Is there a Php POST that is Universal for grabbing all POSTs?


For security reasons we want to grab all the POST values and run them through a Universal Check before processing the POST. Is there such a Universal way of getting all POST values?

For example say we have: $_POST[‘fb1’] $_POST[‘bf2’] $_POST[‘cc3’] so on.

Is there a Php code which basically would work like:

if (isset($_POST[*])) {

for ($i=0; $i < COUNT(($_POST[*]); ++$i) {

    $x1 = ($_POST[$i];


So this way we can check all $_POST[xyz’] values for a Set of Security checks before considering this POST a valid POST.


Are you looking for foreach loop?

if (!empty($_POST)){
    foreach($_POST as $key => $value){

As megazoid implies in his post, superglobal arrays like $_POST can be used like any other array can; it can be iterated over, it can be modified (considered bad form though).


So does the above code allows us to look inside of every POST?
FI, the reason we want to do this is to make sure a POST does not contain a Hack or MySQL injection in it.
As the ultimate Security check.
So if we see something like if $_POST[‘x’] has “SELECT passwrd FROM…” then we would know this is a Bad person and block their access.

Yes, it does, however you need to remember that in the megazoid’s foreach loop the $value may not be a string - it can also be an array with other values. It is possible for POST to contain a multidimensional array of values with many levels deep so you need to handle that in your code. Some ideas:

  1. Make a recursive function to iterate through POST elements.
  2. Flatten the array to a string (search for ‘flatten multidimensional array php’ will give you plenty of examples)
  3. (easiest) Read raw POST data, which you can directly check for suspicious strings and you don’t have to use $_POST at all:



To be honest, this isn’t how you should handle this kind of security. Even something as simple as a single quote, which we use all the time in ordinary text, can mess with your SQL. Your ultimate check will almost certainly turn out to be not so ultimate. Plus, there are many more kinds of injection to think about. What if you need to use a user value in an email header? Or a system command? Or in HTML? Realistically, there’s no such thing as “the ultimate security check”. The better solution is to escape special characters. So if you’re outputting to HTML, then you escape characters special to HTML. If you’re forming a system command, then you escape shell characters. Email, escape MIME characters. And likewise for SQL, simply escape characters that are special to SQL (or in this special case, use a prepared statement).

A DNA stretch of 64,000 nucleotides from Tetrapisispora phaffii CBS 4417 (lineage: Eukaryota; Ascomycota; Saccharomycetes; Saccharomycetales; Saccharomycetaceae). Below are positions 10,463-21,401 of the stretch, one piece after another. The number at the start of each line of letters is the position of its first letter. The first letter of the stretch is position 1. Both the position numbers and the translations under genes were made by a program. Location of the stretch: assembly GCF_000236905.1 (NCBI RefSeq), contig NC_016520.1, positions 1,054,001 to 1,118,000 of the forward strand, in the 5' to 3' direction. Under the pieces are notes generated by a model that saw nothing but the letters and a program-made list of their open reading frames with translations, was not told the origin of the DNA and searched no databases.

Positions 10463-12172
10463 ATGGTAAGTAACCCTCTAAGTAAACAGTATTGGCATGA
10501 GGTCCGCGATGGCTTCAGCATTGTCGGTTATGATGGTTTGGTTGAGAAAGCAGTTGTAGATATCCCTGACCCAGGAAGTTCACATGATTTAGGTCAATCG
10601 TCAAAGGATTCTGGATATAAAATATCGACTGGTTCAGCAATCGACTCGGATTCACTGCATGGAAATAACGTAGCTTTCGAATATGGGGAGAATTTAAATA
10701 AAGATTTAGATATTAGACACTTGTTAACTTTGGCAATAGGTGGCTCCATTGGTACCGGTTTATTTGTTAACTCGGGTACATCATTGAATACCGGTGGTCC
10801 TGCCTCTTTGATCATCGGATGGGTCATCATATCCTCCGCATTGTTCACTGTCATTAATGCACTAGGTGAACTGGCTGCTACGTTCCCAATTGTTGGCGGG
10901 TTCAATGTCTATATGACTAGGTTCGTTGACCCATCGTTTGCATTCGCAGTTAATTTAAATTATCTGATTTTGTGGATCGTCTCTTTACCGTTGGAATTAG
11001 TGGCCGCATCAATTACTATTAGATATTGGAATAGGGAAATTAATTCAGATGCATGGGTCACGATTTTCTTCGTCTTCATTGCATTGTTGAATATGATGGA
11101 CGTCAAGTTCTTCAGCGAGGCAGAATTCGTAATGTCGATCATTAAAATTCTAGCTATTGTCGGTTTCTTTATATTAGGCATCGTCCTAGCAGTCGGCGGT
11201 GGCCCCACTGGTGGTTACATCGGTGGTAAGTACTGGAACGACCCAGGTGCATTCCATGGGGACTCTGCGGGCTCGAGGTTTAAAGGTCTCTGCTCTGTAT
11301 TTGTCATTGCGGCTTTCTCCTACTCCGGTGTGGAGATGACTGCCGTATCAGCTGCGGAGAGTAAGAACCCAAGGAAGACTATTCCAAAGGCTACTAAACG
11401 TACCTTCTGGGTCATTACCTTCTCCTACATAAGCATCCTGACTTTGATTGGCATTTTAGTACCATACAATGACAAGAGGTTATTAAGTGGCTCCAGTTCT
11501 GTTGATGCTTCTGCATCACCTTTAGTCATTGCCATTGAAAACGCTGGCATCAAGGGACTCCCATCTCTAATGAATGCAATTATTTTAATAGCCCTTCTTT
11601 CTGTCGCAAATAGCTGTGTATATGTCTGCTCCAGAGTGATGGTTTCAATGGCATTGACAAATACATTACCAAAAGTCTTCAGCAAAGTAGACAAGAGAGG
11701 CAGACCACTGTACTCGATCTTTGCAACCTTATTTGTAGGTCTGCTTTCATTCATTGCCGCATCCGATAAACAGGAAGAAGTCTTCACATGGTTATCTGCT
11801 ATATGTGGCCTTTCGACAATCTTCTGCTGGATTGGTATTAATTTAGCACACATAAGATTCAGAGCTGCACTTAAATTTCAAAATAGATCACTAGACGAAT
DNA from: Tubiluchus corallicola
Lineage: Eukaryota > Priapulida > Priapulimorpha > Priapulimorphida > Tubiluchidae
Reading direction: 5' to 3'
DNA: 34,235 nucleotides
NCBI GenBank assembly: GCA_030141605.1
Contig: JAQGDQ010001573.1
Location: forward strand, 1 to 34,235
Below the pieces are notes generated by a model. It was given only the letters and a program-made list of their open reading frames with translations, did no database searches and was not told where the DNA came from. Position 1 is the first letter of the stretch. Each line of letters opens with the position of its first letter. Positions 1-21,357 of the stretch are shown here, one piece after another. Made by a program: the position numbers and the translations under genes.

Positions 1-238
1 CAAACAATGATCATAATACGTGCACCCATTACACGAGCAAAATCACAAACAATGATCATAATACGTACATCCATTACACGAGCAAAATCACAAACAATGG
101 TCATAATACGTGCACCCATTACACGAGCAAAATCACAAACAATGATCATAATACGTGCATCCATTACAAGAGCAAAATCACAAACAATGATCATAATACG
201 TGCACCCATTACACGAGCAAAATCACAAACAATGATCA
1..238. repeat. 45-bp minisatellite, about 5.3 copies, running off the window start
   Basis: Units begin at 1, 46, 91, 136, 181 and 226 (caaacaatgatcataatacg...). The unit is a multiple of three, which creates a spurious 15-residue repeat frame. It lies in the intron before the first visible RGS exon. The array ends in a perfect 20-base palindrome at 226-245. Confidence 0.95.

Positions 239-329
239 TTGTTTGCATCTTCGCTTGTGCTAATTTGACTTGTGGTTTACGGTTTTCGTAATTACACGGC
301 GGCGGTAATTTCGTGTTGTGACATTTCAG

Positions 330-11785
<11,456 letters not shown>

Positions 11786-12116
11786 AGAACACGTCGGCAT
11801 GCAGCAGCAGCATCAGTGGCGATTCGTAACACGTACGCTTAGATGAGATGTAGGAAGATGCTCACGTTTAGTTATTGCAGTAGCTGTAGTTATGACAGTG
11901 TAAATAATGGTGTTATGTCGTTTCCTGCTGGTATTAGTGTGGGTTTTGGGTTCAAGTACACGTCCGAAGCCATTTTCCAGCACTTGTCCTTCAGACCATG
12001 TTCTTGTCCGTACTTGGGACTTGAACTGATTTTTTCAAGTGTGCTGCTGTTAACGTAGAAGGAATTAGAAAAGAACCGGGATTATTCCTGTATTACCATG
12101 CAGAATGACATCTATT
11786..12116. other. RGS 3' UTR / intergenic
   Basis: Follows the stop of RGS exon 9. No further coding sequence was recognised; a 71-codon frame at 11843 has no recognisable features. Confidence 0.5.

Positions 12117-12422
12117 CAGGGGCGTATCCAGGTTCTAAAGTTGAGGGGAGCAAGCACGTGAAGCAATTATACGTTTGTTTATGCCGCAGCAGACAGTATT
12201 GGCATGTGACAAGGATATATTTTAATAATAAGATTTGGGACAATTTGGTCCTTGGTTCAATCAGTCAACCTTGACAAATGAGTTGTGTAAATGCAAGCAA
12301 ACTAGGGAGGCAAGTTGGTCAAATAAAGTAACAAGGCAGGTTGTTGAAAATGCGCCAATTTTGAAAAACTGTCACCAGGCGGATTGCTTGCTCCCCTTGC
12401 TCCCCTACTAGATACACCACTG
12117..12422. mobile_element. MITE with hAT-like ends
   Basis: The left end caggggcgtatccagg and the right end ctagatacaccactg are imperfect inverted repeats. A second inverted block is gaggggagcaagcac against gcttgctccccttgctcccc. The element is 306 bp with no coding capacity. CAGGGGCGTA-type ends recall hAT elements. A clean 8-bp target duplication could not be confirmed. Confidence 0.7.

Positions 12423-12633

Why is everyone so concerned about injection attacks. There are hundreds of other types of attack that can be caused by invalid data even where that data would not cause any injection issues for any of the thousands of different places the data could be used (each of which would require different escaping if the data can be jumbled with code).

If the data is being entered by the user then you should validate each $_POST field to ensure that garbage hasn’t been entered before passing the values any further into the code. Suppose you ask for someone’s age and they type in "twenty’ instead of 20 - you can’t rely on even legitimate users not entering something that could crash your script if you don’t validate what they enter.

You two sounded like the start of an article on PHP security. LOL! And then I thought, maybe there are already some written. Lo and behold.


Very good points about security in the posts above. But still what the OP wants to do is not entirely without merit. For example, it might be useful to scan POST data to gather data and statistics about attempts to break into the system. It’s interesting to see server logs, especially on busy sites, with all kinds to POST requests at different URLs trying to find a hole, most often hoping to find an installation of a popular framework and target its security hole - this happens very often nowadays. So if he scans POST data just to gather information and not as a means of security, then it’s perfectly fine.


I have to read these pages closely, before I can comment whether they already address what we want to do.
But thank.

LJ, yes to start with we want to see at POST data that the code will flag as being suspicious, so that we can look at them and see if there is any Pattern that we can for sure Code against.
But the more we look into this idea, the more complicated it seems to becoming.
However, the overall idea as a Security measure is valid.
I just wonder how many Sites, and whether Big sites, do already do this and what kind of results they got for it?

Is this because you are trying to “blacklist” problems instead of “whitelisting” acceptable values?

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